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Political Strategy Notes

Kevin Drum's "Rich People Create Jobs," at Mother Jones provides a handy guide to five must-shred myths Dems will have to address to do their best in 2012.

Eric Lichtblau's New York Times article "Protests Offer Help, and Risk, for Democrats" reviews the complexities of the relationship between Democrats and the Occupy Wall St. Protesters. Robert Reich has some insights on the topic as well.

Naomi Klein delivered an inspiring speech to the OWS demonstration, urging the protesters to remain nonviolent and "...this time, let's treat each other as if we plan to work side by side in struggle for many, many years to come. Because the task before will demand nothing less."

If you haven't yet seen Alan Grayson's KO of P.J. O'Rourke's limp attempt to trivialize the Wall St. protests, Digby's got the transcript and video.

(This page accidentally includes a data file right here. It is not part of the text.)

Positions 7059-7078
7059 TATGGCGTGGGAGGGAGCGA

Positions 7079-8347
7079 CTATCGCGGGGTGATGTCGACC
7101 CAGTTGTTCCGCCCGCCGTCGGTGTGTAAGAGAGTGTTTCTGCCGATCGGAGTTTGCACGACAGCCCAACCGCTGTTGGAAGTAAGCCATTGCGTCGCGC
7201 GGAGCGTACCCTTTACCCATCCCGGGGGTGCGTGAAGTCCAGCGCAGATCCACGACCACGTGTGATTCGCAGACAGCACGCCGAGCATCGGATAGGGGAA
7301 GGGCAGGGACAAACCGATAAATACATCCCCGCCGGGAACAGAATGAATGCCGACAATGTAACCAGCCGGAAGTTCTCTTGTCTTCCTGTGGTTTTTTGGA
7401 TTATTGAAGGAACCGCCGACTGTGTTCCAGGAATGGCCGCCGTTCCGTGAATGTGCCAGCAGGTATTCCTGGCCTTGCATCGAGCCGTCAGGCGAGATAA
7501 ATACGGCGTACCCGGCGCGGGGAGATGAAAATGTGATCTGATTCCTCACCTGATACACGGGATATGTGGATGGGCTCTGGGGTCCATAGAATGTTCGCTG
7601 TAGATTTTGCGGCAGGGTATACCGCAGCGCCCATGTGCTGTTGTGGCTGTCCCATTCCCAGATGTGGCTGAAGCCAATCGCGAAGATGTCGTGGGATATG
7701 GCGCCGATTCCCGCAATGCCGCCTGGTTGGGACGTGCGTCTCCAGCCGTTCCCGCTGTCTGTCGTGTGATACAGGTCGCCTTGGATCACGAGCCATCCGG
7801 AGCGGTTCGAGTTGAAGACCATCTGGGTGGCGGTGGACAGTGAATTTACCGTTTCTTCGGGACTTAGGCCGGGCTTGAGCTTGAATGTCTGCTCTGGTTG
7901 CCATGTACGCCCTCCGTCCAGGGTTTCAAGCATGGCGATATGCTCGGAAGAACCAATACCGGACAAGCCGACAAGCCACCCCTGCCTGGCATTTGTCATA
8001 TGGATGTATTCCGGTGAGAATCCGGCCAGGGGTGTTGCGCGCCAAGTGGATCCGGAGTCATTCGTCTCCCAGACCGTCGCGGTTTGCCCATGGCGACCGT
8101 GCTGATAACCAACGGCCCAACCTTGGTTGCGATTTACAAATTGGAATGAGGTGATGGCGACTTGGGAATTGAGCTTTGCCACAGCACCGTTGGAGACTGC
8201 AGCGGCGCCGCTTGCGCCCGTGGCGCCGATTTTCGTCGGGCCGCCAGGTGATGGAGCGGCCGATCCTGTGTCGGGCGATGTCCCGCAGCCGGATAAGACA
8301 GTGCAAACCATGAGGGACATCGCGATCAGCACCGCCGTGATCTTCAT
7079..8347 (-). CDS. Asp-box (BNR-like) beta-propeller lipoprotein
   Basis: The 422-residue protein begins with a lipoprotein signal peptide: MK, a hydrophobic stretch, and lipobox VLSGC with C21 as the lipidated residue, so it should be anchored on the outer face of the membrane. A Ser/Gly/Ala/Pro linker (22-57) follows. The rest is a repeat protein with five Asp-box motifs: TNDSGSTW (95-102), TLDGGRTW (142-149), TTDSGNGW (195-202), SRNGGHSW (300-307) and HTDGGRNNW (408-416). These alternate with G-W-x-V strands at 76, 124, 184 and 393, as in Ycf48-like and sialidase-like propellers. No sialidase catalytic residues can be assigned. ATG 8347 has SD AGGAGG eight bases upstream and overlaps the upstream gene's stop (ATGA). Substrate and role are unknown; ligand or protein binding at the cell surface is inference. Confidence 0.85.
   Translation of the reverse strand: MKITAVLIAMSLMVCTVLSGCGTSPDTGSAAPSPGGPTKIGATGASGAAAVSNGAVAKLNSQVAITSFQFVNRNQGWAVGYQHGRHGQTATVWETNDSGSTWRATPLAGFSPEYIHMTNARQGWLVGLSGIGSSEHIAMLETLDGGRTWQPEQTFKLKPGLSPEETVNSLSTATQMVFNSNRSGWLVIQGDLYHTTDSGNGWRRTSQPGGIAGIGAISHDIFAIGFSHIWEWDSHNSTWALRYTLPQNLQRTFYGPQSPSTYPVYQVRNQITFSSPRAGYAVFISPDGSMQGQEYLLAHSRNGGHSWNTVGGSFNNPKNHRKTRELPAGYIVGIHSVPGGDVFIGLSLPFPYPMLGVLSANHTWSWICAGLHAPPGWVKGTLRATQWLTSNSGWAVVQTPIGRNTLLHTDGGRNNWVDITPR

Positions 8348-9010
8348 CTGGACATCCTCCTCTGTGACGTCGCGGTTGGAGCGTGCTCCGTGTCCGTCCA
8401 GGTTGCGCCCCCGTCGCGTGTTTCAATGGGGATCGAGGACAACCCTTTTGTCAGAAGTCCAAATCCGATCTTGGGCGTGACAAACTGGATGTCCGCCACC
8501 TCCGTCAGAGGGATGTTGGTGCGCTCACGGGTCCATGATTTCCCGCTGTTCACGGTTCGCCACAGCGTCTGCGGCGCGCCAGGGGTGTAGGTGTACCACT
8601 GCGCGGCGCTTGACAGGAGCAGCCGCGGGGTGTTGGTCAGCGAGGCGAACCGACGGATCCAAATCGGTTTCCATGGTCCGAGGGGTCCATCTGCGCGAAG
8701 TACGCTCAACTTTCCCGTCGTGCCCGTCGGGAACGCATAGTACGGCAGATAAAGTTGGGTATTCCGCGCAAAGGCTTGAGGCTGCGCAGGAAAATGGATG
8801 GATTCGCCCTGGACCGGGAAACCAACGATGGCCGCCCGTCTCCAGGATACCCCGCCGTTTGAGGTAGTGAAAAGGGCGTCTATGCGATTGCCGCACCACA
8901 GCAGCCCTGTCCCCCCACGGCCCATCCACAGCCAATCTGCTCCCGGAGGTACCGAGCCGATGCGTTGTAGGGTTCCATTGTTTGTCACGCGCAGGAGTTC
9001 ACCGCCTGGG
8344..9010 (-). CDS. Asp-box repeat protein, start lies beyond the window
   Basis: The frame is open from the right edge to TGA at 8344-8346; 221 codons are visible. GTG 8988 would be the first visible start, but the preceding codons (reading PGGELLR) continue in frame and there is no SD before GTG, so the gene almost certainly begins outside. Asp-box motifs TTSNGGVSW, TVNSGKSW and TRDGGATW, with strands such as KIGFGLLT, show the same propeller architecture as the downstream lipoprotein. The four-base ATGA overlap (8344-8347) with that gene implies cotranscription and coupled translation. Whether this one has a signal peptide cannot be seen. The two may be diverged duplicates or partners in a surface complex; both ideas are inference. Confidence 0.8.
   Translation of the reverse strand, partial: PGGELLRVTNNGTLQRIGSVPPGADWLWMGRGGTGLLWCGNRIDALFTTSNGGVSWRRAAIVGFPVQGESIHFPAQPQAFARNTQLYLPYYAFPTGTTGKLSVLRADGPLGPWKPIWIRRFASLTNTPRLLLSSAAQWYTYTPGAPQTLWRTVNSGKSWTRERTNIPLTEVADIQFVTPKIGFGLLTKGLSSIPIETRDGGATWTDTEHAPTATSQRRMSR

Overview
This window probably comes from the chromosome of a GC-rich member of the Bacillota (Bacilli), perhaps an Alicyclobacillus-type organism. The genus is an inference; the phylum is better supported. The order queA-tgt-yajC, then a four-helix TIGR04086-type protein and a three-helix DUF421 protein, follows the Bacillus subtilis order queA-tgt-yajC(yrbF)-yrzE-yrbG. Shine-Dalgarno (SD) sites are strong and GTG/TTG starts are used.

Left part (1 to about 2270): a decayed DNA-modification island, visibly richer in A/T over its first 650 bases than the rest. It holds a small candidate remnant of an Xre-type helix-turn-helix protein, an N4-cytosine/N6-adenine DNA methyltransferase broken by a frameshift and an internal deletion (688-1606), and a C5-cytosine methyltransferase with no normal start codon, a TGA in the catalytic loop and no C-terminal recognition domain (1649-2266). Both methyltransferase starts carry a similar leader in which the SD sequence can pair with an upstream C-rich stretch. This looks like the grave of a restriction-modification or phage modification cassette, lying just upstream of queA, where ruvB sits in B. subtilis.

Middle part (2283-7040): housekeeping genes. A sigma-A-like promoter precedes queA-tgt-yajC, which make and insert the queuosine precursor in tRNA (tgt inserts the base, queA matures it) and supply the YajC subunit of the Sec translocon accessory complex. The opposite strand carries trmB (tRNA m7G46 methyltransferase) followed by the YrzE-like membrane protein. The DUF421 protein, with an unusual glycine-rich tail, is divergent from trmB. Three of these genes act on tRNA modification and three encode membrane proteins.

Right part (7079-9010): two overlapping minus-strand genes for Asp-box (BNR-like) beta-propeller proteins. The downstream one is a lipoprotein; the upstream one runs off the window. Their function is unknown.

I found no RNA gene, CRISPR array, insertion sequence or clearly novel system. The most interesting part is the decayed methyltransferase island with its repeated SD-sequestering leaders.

In his WaPo column, E. J. Dionne, Jr. takes America's most widely-read columnist, George F. Will, to task for setting up a "straw colossus" in his poorly-supported attack on Elizabeth Warren. "My colleague has brought out his full rhetorical arsenal to beat back a statement that he grants upfront is so obviously true that it cannot be gainsaid. Will knows danger when he sees it."

And Warren's fund-raising prowess is proving to be as impressive as her ability to rally progressives, as Sean Sullivan reports at Hotline on Call.

John Nichols has an update in The Nation, reporting on the drive to recall Wisconsin's union-busting Governor Scott Walker -- and his efforts to get control of Wisconsin's Government Accountability Board, which oversees "the pettioning, the voter registration, the voter-identification rules, the vote counting, the recounting, everything..."

The Occupy Wall St. Protest is rapidly approaching tea party levels of news hits, owing in part to clashes with the police, and Nate Silver has the numbers and charts to prove it in his Five Thirty Eight NYT blog.

According to Mark Blumenthal, "...President Obama large-sample national tracking surveys show that the level and intensity of Obama's overall approval rating among blacks remains largely undiminished."